Crashing are the independent car lots as the mega-dealers like Carmax and AutoNation out-stock and out-sell them. Auto insurers and finance (+8 percent) will rev up ROP, insert, VDP direct mail, vehicle wraps, events and out-of-home print. Ten buyers will constitute one-fourth of segment print.
Home improvements ($852B, +4 percent; with $6.3B to print, +8 percent) is No. 14. Steady home buying and higher home prices are the foundations for increased consumer spending. The replacement cycle for appliances (+7 percent) is underway, and ad expenditures will spin at Whirlpool (+10 percent), post-acquisition, rebranded Electrolux GE (at 2.5-times), and among all of the large, domestic major appliance manufacturers. In-store POS/POP and OEM cartons, manuals and labels will heat up the demand for large-format sheetfed and roll flexo output.
The big box stores, notably Lowe’s (+5 percent) and Home Depot (+2 percent), will resume both same-store and new-location growth, good for web offset FSIs, in-store screen and digital, and other out-of-home print. Record revenues at Stanley Black & Decker (+7 percent) signal resurgence in the do-it-yourself category, which will benefit lumber yards, and paint, home furnishings and hardware distributors and retailers. Lawn and garden and remodeling (each +3 percent) lag the sector, but are the least concentrated and therefore most nearby and available for our small press and digital sales efforts.
At No. 10 is travel/hospitality ($967B, +5 percent; with $8.9B to print, +7 percent). It seems everyone will get into this business in 2016. Homes, apartments and private cars (with their owner-drivers as an option) are changing the consumer experience and industry dynamic. New reservation systems will come from the likes of Uber (+322 percent) and Yelp (+45 percent) as mobile devices also navigate tours, directions, bookings and time management.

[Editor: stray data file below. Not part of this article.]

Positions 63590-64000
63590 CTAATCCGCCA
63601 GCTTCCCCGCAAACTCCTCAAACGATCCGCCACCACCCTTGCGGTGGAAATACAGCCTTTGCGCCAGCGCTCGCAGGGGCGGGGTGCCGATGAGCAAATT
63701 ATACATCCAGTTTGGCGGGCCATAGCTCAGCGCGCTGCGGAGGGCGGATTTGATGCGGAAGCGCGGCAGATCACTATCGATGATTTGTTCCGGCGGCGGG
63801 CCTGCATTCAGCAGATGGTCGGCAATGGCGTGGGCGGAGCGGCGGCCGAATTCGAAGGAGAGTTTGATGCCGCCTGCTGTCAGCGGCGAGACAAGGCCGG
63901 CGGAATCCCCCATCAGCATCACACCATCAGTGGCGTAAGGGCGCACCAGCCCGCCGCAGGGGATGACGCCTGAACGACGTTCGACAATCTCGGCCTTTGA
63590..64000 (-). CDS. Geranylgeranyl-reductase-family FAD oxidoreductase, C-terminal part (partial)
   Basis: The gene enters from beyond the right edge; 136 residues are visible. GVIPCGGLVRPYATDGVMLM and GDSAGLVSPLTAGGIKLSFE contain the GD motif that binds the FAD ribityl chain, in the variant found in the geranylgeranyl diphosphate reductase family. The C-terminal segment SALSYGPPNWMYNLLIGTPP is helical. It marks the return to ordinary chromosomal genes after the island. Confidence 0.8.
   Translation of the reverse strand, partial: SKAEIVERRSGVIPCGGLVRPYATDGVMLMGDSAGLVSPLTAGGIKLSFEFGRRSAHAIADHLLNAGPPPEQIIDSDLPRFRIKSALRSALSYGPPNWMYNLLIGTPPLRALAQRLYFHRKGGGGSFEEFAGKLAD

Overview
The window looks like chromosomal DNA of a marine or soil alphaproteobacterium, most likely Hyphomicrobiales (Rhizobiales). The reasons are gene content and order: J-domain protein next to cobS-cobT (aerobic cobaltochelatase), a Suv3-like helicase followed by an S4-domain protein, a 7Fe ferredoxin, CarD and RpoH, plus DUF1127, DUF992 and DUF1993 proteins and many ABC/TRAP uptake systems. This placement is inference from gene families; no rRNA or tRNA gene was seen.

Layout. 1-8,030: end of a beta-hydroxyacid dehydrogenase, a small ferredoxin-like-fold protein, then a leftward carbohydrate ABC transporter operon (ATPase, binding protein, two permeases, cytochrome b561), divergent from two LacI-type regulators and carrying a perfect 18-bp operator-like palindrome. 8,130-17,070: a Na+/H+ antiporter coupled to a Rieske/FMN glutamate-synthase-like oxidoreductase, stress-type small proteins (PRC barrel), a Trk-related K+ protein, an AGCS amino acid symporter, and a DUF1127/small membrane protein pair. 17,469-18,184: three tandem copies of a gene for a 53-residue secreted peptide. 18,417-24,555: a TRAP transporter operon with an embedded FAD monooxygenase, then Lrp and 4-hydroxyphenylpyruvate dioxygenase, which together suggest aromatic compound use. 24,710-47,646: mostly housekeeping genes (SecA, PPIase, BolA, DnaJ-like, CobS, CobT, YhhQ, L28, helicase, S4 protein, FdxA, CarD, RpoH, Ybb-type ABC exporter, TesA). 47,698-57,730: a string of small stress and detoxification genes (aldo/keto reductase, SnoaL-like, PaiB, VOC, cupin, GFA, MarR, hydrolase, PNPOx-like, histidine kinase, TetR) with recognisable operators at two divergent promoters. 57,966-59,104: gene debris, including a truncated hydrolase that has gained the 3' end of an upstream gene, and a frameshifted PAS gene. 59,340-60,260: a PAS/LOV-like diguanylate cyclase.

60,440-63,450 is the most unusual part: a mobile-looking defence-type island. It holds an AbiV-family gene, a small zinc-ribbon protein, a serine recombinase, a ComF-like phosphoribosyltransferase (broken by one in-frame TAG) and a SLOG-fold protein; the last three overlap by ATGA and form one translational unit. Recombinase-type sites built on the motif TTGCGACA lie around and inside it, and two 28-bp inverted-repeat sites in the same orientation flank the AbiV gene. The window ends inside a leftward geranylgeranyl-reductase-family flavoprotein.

Increased travel is forecast across all demographics: mobile millennials, family-time boomers and empty-nest seniors. The biggest segment, hotels/resorts (+4 percent) will rely on loyalty programs, magazine and newspaper ROP, and be most impacted by the creative, conspicuous travel trend toward living among and experiencing, not merely visiting, divergent places. Air travel (+8 percent) will lose some of its lucky tailwind and be back on the runway as it takes off with psychographic data-driven VDP as a succession to tired and saturated loyalty programs.
The most market-savvy and print-intensive sector category will continue to be cruiselines (+9 percent) with robust heatset and digital print direct mail, sheetfed and screen out-of-home POP and onboard/dockside signage and amenities. Avoid destination parks (-8 percent), the least attractive and most passé non-attractions except for outdoor sheet and ad specialty producers.